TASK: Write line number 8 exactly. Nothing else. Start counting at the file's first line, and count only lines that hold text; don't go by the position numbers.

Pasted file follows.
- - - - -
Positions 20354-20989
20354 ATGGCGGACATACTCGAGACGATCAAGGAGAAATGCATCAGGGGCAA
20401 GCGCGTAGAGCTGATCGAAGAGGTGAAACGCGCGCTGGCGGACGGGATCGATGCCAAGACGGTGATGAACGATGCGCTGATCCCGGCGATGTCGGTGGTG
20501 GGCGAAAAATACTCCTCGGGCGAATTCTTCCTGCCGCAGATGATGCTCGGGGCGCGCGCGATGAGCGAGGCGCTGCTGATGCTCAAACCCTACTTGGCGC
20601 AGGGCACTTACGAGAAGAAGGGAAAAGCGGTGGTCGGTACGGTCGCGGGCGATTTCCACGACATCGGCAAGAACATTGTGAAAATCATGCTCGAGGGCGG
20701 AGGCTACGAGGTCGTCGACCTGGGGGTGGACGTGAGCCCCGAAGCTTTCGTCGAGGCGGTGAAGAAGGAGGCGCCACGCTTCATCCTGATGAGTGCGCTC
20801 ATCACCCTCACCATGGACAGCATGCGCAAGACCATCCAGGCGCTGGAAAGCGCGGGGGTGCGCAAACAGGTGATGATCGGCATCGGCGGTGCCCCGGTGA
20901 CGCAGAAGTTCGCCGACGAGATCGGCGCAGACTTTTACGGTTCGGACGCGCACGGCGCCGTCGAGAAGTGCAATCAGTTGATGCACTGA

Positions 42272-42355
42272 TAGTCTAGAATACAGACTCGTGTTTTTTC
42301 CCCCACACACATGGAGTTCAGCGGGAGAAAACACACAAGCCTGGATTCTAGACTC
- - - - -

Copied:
20901 CGCAGAAGTTCGCCGACGAGATCGGCGCAGACTTTTACGGTTCGGACGCGCACGGCGCCGTCGAGAAGTGCAATCAGTTGATGCACTGA